Thunderbolt is a new computer data interface format that combines high speed data transfer plus digital video into one cable.
The release of the Apple Mac Book Pro in February 2011 introduced Thunderbolt to the market, followed by the iMac line update released in May 2011 (Thunderbolt was formerly under development by Apple and Intel as “LightPeak”).
The interface combines DisplayPort monitor signals with PCI-e high speed data communications signals into one port. A single cable attached to one of the ports provides two channels of up to 10Gb/s of data in both directions, and can support displays and hard drive storage (including large capacity RAID) simultaneously. Thunderbolt can be daisy-chained for communicating with multiple devices on one cable, and can be used with adapters to output video to DisplayPort, HDMI and DVI monitors.
The Thunderbolt port is compatible with the Mini-DisplayPort design, so standard Mini-DisplayPort cables and adapters can be used to connect monitors.
The main promise of Thunderbolt is to give access to high speed, high capacity external data storage, as fast as or faster than the hard drive built into the computer. This is a first for notebook and all-in-one machines which typically have not had eSATA ports or PCI-e slots for expansion.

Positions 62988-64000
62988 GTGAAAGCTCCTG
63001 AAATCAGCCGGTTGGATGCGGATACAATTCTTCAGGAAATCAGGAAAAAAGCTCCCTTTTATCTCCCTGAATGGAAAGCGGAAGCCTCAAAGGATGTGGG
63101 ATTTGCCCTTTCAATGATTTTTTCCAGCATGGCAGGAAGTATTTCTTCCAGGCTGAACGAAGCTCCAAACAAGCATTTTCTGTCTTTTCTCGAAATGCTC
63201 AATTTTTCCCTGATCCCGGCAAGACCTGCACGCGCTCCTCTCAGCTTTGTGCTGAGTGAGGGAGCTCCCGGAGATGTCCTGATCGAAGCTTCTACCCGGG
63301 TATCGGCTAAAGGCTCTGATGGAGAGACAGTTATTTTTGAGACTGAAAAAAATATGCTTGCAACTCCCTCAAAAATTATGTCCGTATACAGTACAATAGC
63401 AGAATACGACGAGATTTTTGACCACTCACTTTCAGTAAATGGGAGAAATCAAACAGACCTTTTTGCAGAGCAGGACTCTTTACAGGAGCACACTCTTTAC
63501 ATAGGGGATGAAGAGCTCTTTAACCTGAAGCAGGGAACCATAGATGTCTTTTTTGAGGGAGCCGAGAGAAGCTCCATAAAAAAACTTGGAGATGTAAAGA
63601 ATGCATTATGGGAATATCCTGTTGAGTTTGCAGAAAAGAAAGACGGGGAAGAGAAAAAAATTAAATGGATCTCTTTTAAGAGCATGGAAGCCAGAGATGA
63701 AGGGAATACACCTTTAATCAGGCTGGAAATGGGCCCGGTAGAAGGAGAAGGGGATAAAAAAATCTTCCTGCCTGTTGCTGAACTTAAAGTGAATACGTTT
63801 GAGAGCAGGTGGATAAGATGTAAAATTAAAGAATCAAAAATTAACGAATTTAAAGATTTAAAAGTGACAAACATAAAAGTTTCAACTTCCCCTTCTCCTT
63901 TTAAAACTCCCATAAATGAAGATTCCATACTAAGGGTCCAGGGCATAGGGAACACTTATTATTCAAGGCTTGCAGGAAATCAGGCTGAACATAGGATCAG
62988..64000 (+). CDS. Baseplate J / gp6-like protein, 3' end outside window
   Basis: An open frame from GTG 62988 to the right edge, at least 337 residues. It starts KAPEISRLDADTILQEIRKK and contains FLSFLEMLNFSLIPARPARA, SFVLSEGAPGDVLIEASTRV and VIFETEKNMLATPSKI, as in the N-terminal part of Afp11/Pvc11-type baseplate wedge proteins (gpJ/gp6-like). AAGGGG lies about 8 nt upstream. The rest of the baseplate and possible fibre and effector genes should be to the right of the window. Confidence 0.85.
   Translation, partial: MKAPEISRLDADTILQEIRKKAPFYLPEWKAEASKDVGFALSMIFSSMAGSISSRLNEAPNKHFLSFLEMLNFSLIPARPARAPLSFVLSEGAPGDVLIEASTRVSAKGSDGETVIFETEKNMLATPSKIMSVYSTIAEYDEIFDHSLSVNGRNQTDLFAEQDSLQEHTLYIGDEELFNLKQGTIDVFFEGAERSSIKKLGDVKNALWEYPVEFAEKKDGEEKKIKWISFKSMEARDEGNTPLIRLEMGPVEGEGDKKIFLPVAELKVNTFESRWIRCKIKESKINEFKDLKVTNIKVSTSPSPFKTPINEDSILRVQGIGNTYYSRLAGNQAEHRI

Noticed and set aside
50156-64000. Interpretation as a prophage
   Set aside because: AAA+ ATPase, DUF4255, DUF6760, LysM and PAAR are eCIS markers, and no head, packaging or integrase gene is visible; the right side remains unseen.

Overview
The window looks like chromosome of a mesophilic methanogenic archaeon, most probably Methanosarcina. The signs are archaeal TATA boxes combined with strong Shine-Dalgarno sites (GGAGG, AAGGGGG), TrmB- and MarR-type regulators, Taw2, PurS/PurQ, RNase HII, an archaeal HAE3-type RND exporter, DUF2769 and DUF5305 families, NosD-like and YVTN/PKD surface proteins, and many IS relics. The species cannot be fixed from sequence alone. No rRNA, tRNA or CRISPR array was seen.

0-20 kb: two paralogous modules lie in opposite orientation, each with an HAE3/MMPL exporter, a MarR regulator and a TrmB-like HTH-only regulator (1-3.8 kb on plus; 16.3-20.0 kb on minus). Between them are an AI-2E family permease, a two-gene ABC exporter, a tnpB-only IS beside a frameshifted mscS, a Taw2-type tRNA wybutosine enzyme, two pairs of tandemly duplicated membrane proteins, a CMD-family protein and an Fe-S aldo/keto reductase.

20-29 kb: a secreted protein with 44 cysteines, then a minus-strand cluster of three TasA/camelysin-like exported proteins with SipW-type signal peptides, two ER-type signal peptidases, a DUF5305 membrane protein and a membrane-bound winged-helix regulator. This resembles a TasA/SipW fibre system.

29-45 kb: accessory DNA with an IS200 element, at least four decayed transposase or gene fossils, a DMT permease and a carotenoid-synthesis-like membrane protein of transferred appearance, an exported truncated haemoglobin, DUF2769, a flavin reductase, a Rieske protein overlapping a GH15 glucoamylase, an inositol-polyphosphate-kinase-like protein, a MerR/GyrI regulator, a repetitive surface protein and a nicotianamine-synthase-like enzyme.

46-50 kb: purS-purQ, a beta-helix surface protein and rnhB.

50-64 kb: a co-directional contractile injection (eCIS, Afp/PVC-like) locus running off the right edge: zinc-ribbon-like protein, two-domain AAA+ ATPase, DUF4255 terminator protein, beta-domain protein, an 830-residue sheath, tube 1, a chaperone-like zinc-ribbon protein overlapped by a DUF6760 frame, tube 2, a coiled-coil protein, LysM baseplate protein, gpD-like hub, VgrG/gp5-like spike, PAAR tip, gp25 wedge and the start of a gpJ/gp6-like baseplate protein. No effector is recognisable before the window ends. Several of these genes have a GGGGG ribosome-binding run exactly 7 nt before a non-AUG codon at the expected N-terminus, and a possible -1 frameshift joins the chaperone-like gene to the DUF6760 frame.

This chart shows theoretical transfer rates. As we learned from USB 2.0, real world performance can vary considerably from the theoretical interface bandwidth. We’ll post some real-world Thunderbolt performance comparisons as soon as they are available.
We expect the next revision of Apple MacPro workstations to come equipped with the Thunderbolt port, and for Intel to introduce Thunderbolt to motherboards for Windows and Linux based machines.
You can use an Apple Thunderbolt cable to do data transfers between two Thunderbolt equipped Macintoshes by putting one of the Macs into Target Disk Mode (Reboot and hold down the T key while it boots).
Promise and LaCie have announced storage products for Thunderbolt. Sonnet has a Thunderbolt to ExpressCard/34 slot reader and Seagate has released a Thunderbolt dock for their GoFlex drives and some GoFlex Desktop Thunderbolt drives. See them on CanadaRAM’s Thunderbolt Storage page